Islamic finance is a financial system governed by the rules of the Holy Quran. According to its teachings, the only trustee of Allah’s wealth is human and, therefore, should be managed according to his commands. Islamic banks have been using the loss and profit-sharing principle. The Islamic finance system is expected to meet the expectation of the Muslims by providing adequate financing means. Sharia laws do not agree with the legality of interest (Kepel, 2006).
History of Islamic Finance
Islamic banking is a monetary system that had been consistent with the values of sharia and the financial entities are governed by Islamic ethics. The finance began in the early 1960s with the first Islamic bank, Mit Ghamr Islamic Bank being established in 1964 in Egypt. However, the first bank to be completely grounded on Sharia codes was created in 1974 by the Organization of Islamic countries (OIC). The inflow of petrodollars following the 1973 oil crisis advanced the growth of the Islamic banking sector. The Islamic Development Bank was established with the aim to offer capital to ventures in the member states. Kepel (2006) revealed that a total of 144 Islamic monetary institutions had been opened by 1995.
Products Offered by Islamic Banks
Mudaraba is a contract whereby one party gives cash to another party. The receiving party trades with it and they share any profit made based on a pre-negotiated ratio and in case of loss only the investor loses money. Musharaka is another contract, a joint venture offering business skills and sharing the profit or loss of the venture. In Murabaha, an Islamic financial establishment vends a commodity to a customer inclusive of the proceeds’ margin, and both participants know the cost and the profit upfront. In a Salam contract, the purchaser pays for properties in full earlier, and the merchandise is delivered later. Ijara contract is a transaction involving a lessee and lessor. A lessee pays a fee after returning an asset to the lessor. A Wadia contract enables a property owner to give the property to another party for safeguarding which manages the current accounts and savings accounts of the bank. A Hawala is a debt that is transferred from one person to another. The bank has used these contracts to pay money between persons (Nomani & Rahnema, 1994).
Principles of Islamic Banks
Islamic finance has followed some principles that make it different from conventional finance. Sharia law forbids the receipt of interests known as riba, which is considered as making money from money. They have also been shunning investing in businesses contrary to Islamic principles as the companies tangled with alcohol, tobacco, and pornography. These foundations have avoided gambling and keeping away from transactions that are uncertain (Rammal & Zurbruegg, 2007).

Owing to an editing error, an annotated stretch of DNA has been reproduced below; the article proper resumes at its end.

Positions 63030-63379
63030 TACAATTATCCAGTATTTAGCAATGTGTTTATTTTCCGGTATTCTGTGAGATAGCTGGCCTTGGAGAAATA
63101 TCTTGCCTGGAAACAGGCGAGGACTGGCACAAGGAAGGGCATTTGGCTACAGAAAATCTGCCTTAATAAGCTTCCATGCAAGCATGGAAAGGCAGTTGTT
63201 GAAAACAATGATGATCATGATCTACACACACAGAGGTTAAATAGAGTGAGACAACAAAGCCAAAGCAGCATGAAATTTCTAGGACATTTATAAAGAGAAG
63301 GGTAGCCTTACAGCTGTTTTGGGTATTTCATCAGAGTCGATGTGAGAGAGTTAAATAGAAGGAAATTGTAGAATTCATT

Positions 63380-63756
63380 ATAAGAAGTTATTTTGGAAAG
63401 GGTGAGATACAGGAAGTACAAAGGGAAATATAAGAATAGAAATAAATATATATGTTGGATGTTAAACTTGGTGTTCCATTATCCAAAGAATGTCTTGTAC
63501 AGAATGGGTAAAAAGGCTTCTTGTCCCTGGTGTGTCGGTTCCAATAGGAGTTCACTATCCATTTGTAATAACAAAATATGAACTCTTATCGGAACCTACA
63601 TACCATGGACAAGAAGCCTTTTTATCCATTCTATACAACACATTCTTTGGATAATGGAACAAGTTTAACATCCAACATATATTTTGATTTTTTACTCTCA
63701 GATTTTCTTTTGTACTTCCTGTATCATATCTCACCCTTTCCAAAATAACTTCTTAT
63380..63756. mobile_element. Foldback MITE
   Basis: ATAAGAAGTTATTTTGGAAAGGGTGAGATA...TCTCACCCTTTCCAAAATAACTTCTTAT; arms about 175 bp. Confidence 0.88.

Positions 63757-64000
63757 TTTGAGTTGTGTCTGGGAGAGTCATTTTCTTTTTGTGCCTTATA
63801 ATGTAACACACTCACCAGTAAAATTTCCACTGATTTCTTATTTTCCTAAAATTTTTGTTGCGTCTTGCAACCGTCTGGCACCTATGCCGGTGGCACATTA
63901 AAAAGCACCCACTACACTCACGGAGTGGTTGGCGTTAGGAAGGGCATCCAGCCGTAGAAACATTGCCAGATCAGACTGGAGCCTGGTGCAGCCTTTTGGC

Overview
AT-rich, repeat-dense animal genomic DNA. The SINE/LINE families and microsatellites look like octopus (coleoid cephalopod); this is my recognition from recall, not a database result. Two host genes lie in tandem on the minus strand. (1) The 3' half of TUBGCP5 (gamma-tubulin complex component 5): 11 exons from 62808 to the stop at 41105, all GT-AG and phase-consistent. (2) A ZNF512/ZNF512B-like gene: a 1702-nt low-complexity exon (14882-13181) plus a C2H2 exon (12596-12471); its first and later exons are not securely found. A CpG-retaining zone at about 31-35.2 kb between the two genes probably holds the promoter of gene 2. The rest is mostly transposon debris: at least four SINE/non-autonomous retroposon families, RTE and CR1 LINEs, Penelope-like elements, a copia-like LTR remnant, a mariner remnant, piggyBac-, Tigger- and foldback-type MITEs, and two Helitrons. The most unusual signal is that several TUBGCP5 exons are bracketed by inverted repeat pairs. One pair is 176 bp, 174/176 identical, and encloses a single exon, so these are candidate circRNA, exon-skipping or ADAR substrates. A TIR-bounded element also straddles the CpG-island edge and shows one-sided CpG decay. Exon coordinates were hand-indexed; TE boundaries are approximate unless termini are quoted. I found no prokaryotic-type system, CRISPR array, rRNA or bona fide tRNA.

The Kingdom of Bahrain
The first Islamic bank in Bahrain, the Bahrain Islamic Bank (BisB) founded in 1979 (Bahrain Islamic Bank, 2014). To date, it has the biggest number of Islamic financial institutions. Currently, there are 7 Takaful (Islamic insurance companies) and 2 Islamic reinsurance companies in the Nation. It has been offering numerous services such as investment advice, capital accumulation, and money markets. Besides the various Islamic financial institutions, Bahrain also has hosted a number of establishments essential to the expansion of Islamic finance. For example, AAOIFI (Accounting and Auditing Organization for Islamic Financial Institutions), LMC (Liquidity Management Centre), IIFM (International Islamic Financial Market), IIRA (Islamic International Rating Agency), and Shariya Review Bureau. Hidayat & Abduh (2012) reported that recently the Central Bank of Bahrain had also put up a special fund, the Waqf Fund, to sponsor research, education, and training in Islamic finance and had been dynamic in collaborating with the industry and investors in raising commerce principles and the adjustment of market.
Bahrain Islamc Bank. (2014). Web.
Hidayat, S. E., & Abduh, M. (July 2012). Does Financial Crisis Give Impacts on Bahrain Islamic Banking Performance? A Panel Regression Analysis. International Journal of Economics and Finance, 4(7), 79-87.
Kepel, G. (2006). Jihad: the trail of political Islam. London; New York: I. B. Tauris.
Nomani, F., & Rahnema, A. (1994). Islamic Economic Systems. New Jersey: Zed books limited.
Rammal, H. G., & Zurbruegg, R. (2007). Awareness of Islamic Banking Products Among Muslims: The Case of Australia. Journal of Financial Services Marketing, 12(1), 65–74.